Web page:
Right now, if you’re like me, your end table in your living room is stacked with seed catalogs.  

I have a real problem of buying more seeds than I’ll actually plant. Seed catalogs have a way of appealing to your senses during winter. I don’t think true gardeners ever get everything planted that they actually buy. We see new varieties in these catalogs and it helps to pass the mundane winter that has been muddy so far this year.  

Here’s a few steps to help select what to buy this winter.

First, draw a plan of where things will go in your garden. Hopefully, this will help you realize the space that you have. If you have kept seeds from previous years, be sure to inventory those also. 

It is always good to do a quick germination test to ensure the viability of these seeds. To do this, you can moisten a paper towel and place some seeds in the paper towel in a plastic bag. After about 10-12 days, you should see some type of root growth if the seeds are still viable.  

Secondly, try some cultivars that have been trailed and those that have won awards. The All-American Selections is a testing agency that trials plants all across the universities of the U.S. This data can be found on its website and you can see the winners in each vegetable and flower category.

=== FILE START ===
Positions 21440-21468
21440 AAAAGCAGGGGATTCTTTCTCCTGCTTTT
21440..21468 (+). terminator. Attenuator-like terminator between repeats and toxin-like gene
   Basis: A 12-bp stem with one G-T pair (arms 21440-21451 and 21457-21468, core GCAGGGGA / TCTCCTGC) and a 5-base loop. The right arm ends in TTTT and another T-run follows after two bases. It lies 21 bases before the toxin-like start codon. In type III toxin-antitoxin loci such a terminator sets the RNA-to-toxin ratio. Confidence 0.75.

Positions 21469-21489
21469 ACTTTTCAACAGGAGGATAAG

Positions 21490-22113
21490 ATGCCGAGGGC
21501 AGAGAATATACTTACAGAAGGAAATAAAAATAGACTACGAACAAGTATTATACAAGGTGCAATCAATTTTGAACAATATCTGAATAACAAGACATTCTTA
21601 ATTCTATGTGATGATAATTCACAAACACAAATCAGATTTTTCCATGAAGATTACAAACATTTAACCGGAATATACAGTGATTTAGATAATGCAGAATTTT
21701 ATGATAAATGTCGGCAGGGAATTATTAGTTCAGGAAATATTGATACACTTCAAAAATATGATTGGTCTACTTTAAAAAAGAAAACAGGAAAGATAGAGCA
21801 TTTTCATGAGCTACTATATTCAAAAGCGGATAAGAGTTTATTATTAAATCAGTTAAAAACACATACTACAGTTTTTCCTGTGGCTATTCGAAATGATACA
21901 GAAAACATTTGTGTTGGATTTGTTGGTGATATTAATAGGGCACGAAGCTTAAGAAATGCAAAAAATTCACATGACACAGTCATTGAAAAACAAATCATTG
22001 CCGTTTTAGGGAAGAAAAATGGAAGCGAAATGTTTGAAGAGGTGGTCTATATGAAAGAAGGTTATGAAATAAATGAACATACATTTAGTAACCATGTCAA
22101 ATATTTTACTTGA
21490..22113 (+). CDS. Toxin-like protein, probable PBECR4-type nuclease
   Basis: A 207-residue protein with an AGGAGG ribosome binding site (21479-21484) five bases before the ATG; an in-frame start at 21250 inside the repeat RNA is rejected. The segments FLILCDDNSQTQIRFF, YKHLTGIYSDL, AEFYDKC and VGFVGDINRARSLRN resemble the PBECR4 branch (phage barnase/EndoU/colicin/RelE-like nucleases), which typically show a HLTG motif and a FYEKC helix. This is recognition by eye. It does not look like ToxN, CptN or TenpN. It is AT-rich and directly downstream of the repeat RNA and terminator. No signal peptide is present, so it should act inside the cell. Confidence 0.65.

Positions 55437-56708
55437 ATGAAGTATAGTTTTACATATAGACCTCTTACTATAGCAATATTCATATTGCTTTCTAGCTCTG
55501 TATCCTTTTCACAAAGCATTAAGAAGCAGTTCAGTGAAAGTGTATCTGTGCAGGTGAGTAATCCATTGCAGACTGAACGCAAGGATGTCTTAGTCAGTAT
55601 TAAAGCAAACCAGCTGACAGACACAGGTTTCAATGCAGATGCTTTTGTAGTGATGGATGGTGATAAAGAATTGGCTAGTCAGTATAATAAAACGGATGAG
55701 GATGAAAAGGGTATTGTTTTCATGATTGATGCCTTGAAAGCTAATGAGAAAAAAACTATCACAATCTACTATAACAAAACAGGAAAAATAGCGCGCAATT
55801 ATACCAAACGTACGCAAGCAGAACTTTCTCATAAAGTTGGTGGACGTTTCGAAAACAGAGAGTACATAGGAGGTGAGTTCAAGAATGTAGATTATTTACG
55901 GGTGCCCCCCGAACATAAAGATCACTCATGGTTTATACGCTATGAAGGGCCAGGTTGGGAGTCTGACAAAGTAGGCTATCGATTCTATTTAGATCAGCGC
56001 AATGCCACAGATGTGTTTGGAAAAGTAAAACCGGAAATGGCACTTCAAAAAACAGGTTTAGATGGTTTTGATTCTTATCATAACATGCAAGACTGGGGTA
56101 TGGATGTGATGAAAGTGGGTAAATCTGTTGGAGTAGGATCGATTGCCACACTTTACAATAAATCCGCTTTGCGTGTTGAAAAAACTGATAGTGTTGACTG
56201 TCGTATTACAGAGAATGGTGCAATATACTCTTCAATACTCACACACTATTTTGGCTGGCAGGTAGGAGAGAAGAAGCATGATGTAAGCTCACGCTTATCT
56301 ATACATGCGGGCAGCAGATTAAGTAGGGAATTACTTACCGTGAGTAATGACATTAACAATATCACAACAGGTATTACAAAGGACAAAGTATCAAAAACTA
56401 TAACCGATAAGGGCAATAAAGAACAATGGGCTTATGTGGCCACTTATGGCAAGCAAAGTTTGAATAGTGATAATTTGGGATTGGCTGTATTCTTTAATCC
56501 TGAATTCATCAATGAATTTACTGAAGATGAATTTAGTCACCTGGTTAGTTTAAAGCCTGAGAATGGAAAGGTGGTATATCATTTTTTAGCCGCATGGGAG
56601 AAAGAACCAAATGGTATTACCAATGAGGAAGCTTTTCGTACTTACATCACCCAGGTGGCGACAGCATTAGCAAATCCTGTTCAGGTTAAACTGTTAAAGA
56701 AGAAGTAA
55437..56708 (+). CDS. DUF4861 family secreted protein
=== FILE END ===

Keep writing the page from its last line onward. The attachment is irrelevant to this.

Another great website is This is the University of Tennessee’s horticulture resource website.  You can find the results of trials that the University of Tennessee performs each summer with various vegetables. 

Lastly, use those cultivars that have always performed well for you. My mother will plant the same green bean variety until she can garden no more. That’s because she knows how they perform and she can roughly guess how many quarts of green beans she’s going to put up that summer.

Everyone has their own favorite varieties, and if you’re a new gardener, it’s time to find your favorite.

Lucas Holman is the Horticulture UT-TSU Extension Agent in Wilson County. Contact him at (615) 444-9584 or

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